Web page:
5. Baya

    Lemme explain myself here a bit.

    I like Mc’Donalds from time to time. I liked watching Dawson’s Creek. When I was a teenager I read Danielle Steel’s books! I read about Katie&Tom online. I don’t like ballet.I’ve never been to the opera. I like Gusti’s music…

    I never claimed to be some artsie intellectual who doesn’t, by default, like anything that has to do with popular culture.

    But I, on the other hand, don’t like soap operas, I don’t watch Tuesday movies on POP tv, I don’t read Lady/Eva… magazines, I don’t watch Bar. How do I know I don’t like it? Because I tried it all. And didn’t like it. I found/find it boring, repetative, stupid.

    BUT.

    Some do like that. Like I said before, different people- different tastes. I never said that people who read Lady or enjoy some soap opera thingy are less than I am. I never said their choice is bad.

    BUT!

    Don’t tell me that poor people have NO choice. Of course they have less options than rich, that is true.
    I consider myself closer to poor than rich. And I get by. For years I only rented book out of a library. And because I don’t have the money to buy a car, I walk a lot. I even got to like it because I was forced to walk.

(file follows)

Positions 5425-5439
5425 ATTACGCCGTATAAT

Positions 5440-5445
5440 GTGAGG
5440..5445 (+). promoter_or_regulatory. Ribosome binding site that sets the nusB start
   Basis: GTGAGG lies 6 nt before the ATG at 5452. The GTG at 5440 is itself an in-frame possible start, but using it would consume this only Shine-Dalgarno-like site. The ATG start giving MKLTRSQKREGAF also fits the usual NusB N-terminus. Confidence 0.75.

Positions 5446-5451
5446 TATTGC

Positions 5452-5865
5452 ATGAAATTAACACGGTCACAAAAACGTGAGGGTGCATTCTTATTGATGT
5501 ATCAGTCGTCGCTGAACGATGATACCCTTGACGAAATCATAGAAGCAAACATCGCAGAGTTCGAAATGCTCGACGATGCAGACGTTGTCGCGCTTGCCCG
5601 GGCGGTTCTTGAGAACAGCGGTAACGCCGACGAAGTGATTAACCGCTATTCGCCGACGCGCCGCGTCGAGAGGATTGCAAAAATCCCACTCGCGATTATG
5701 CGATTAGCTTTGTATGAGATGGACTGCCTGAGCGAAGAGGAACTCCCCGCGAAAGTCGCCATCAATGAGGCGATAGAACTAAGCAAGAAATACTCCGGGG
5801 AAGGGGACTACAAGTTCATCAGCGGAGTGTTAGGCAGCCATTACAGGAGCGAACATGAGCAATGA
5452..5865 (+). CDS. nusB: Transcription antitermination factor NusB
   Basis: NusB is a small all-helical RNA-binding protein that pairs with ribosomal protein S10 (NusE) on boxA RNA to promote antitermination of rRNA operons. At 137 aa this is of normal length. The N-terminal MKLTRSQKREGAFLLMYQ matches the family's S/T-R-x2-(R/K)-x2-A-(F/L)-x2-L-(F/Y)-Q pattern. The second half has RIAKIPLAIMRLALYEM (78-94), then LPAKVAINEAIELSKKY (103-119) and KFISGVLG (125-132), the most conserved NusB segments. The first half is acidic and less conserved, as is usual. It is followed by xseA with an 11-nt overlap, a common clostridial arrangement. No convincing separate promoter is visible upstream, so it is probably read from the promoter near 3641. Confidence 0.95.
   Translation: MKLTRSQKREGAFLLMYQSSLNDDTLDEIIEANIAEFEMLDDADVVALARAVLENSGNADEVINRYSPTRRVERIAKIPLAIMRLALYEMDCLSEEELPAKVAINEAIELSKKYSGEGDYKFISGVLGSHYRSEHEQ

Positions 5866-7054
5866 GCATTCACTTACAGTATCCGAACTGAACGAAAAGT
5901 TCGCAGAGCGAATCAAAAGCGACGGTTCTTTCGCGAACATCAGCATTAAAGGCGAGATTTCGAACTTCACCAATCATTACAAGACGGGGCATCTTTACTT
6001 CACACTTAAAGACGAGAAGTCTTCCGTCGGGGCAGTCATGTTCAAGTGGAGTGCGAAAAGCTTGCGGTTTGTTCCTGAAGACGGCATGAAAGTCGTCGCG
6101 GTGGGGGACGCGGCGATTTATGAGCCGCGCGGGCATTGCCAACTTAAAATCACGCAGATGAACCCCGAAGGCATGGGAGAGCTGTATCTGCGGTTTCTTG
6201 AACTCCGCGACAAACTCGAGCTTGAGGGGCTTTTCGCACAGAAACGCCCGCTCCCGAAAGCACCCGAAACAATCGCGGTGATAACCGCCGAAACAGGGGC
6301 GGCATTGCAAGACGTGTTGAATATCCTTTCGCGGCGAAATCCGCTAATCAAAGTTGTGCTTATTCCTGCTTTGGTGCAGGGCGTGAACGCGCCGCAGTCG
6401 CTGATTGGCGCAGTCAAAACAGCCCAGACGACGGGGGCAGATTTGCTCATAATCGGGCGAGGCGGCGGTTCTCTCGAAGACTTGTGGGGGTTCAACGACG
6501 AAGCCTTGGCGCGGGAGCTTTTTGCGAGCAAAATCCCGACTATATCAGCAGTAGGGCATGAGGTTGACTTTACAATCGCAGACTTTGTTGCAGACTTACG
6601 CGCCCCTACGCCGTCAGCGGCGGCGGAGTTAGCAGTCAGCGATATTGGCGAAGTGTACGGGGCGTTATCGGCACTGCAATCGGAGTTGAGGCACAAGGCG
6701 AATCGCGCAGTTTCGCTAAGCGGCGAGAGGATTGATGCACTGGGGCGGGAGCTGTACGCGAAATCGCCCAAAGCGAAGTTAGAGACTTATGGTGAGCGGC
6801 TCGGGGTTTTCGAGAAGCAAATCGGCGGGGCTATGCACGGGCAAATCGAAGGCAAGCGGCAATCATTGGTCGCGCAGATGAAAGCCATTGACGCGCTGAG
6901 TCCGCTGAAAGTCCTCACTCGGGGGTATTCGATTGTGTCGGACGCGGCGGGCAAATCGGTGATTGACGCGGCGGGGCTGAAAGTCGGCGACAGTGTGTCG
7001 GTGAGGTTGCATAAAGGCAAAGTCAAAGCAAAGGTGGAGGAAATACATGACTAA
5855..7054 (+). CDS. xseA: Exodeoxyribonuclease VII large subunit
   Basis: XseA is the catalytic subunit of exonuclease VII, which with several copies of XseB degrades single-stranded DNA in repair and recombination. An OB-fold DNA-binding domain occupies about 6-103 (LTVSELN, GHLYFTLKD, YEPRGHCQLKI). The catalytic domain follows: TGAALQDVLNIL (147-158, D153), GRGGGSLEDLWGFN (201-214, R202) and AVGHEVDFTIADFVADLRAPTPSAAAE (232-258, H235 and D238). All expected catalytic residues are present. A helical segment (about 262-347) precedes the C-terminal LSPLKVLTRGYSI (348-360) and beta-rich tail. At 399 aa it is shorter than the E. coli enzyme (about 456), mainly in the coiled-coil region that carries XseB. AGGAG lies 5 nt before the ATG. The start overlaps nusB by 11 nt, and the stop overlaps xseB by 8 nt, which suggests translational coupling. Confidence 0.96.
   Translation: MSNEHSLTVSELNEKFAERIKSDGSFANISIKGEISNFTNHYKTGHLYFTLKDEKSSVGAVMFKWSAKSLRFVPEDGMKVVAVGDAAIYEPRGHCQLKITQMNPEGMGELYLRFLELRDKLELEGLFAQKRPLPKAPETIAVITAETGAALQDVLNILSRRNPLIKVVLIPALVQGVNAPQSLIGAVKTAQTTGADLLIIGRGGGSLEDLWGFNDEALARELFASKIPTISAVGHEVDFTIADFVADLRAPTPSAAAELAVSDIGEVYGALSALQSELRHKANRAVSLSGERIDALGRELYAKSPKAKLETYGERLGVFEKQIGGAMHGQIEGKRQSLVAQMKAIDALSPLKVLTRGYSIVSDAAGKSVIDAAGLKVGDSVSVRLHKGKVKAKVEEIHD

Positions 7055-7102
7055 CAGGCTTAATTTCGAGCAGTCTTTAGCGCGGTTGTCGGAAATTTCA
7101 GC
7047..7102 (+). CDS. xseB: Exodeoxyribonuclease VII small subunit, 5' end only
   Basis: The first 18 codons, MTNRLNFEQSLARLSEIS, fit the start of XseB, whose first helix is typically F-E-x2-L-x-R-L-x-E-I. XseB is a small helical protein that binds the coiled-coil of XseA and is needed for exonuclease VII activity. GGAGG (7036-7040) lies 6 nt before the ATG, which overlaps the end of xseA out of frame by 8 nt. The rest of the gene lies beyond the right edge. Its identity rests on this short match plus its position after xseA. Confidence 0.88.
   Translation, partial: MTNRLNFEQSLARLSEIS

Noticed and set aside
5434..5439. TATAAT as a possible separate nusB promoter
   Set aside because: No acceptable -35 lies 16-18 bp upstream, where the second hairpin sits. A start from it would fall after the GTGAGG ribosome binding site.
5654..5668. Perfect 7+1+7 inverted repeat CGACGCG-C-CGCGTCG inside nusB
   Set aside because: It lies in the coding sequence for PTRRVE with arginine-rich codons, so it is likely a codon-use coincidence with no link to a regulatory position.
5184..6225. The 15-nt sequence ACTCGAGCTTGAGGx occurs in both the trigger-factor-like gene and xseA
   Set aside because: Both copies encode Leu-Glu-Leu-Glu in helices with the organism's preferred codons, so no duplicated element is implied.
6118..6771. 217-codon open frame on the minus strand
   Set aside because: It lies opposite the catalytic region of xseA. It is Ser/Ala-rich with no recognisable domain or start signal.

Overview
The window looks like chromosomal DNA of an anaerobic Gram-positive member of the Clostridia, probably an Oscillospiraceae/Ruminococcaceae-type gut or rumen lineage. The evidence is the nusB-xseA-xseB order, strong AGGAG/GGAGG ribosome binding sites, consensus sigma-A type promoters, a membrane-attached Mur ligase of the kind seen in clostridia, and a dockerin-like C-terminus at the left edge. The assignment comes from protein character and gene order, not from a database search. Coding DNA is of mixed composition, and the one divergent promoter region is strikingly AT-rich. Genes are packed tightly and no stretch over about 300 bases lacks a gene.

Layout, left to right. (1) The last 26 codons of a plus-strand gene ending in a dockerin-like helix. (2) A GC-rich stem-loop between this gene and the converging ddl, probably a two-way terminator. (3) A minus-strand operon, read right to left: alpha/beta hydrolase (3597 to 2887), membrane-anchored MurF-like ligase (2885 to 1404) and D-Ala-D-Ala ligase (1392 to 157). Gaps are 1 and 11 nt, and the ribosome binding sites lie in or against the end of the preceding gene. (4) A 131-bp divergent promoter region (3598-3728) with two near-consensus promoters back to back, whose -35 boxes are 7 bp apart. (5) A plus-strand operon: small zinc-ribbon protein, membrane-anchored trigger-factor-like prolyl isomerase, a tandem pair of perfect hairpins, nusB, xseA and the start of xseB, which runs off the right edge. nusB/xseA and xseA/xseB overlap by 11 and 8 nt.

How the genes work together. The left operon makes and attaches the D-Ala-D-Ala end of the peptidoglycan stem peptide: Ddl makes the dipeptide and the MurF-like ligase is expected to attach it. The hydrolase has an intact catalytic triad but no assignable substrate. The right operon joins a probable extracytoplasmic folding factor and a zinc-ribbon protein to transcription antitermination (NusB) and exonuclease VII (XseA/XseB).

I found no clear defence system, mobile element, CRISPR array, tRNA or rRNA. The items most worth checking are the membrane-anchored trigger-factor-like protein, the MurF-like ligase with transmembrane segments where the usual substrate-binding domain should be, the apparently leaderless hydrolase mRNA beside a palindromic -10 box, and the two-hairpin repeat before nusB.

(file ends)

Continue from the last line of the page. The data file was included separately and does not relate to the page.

Now a few coments to your words:

    cultural elitism
    Hm? Let me give you an example and I hope you’ll see what I meant by all that. I have seen a lot of movies made by books. Sometimes I’ve read the book first and then seen the movie, sometimes I’ve seen the movie first and read the book later. I must say that I’m always amazed how I love the book more. Not just because the movie can’t have every little detail in it from the book. There are also characters, and environments. I pictured the whole book, almost every time, totally different from the movie. Now, if that does not show how our mind works, then I don’t know…

    I have this feeling that you think pulp fiction books are any less for me than, I don’t know, Proust or Cankar. Not at all! Books are books. They are these little wonders and if you let yourself in, you can have oh so many wonderful journeys. It takes you places you in your real life might never go to. Now, some people feel good when they read Danielle Steel, some when Stephen King, some read Marx, some Hegel. Whatever rocks your boat!

    In my opinion, it is good enough if one reads books at all!
    So, less watching tv, more reading books! Less spent energy, smaller energy bills as well! 😉